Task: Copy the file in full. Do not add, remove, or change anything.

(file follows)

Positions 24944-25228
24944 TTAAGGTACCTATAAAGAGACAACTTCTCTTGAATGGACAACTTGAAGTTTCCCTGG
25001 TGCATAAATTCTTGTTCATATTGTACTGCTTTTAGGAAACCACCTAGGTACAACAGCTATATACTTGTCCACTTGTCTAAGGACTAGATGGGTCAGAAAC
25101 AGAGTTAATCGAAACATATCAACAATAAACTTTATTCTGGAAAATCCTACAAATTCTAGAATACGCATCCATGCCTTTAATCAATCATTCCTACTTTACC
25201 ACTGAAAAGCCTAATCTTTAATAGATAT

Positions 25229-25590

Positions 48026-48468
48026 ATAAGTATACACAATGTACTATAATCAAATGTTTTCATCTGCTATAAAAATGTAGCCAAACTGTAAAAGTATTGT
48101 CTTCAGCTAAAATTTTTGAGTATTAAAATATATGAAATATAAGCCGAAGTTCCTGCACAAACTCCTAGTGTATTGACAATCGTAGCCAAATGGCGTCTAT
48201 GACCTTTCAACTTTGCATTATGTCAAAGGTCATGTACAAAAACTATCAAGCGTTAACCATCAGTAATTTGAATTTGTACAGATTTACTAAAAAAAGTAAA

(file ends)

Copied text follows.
Positions 24944-25228
24944 TTAAGGTACCTATAAAGAGACAACTTCTCTTGAATGGACAACTTGAAGTTTCCCTGG
25001 TGCATAAATTCTTGTTCATATTGTACTGCTTTTAGGAAACCACCTAGGTACAACAGCTATATACTTGTCCACTTGTCTAAGGACTAGATGGGTCAGAAAC
25101 AGAGTTAATCGAAACATATCAACAATAAACTTTATTCTGGAAAATCCTACAAATTCTAGAATACGCATCCATGCCTTTAATCAATCATTCCTACTTTACC
25201 ACTGAAAAGCCTAATCTTTAATAGATAT

Positions 25229-25590

Positions 48026-48468
48026 ATAAGTATACACAATGTACTATAATCAAATGTTTTCATCTGCTATAAAAATGTAGCCAAACTGTAAAAGTATTGT
48101 CTTCAGCTAAAATTTTTGAGTATTAAAATATATGAAATATAAGCCGAAGTTCCTGCACAAACTCCTAGTGTATTGACAATCGTAGCCAAATGGCGTCTAT
48201 GACCTTTCAACTTTGCATTATGTCAAAGGTCATGTACAAAAACTATCAAGCGTTAACCATCAGTAATTTGAATTTGTACAGATTTACTAAAAAAAGTAAA